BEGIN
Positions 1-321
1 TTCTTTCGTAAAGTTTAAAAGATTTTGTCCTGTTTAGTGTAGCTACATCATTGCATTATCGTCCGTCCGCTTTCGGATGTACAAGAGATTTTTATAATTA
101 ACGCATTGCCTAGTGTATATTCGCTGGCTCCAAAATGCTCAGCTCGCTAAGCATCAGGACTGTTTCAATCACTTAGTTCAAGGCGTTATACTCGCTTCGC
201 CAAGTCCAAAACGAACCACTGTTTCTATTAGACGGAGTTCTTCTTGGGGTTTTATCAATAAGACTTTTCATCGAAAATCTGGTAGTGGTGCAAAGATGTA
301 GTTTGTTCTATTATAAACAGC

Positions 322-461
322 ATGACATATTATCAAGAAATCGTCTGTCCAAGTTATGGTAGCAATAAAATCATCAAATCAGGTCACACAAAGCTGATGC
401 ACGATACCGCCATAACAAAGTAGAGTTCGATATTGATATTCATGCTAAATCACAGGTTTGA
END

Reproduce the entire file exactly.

Positions 1-321
1 TTCTTTCGTAAAGTTTAAAAGATTTTGTCCTGTTTAGTGTAGCTACATCATTGCATTATCGTCCGTCCGCTTTCGGATGTACAAGAGATTTTTATAATTA
101 ACGCATTGCCTAGTGTATATTCGCTGGCTCCAAAATGCTCAGCTCGCTAAGCATCAGGACTGTTTCAATCACTTAGTTCAAGGCGTTATACTCGCTTCGC
201 CAAGTCCAAAACGAACCACTGTTTCTATTAGACGGAGTTCTTCTTGGGGTTTTATCAATAAGACTTTTCATCGAAAATCTGGTAGTGGTGCAAAGATGTA
301 GTTTGTTCTATTATAAACAGC

Positions 322-461
322 ATGACATATTATCAAGAAATCGTCTGTCCAAGTTATGGTAGCAATAAAATCATCAAATCAGGTCACACAAAGCTGATGC
401 ACGATACCGCCATAACAAAGTAGAGTTCGATATTGATATTCATGCTAAATCACAGGTTTGA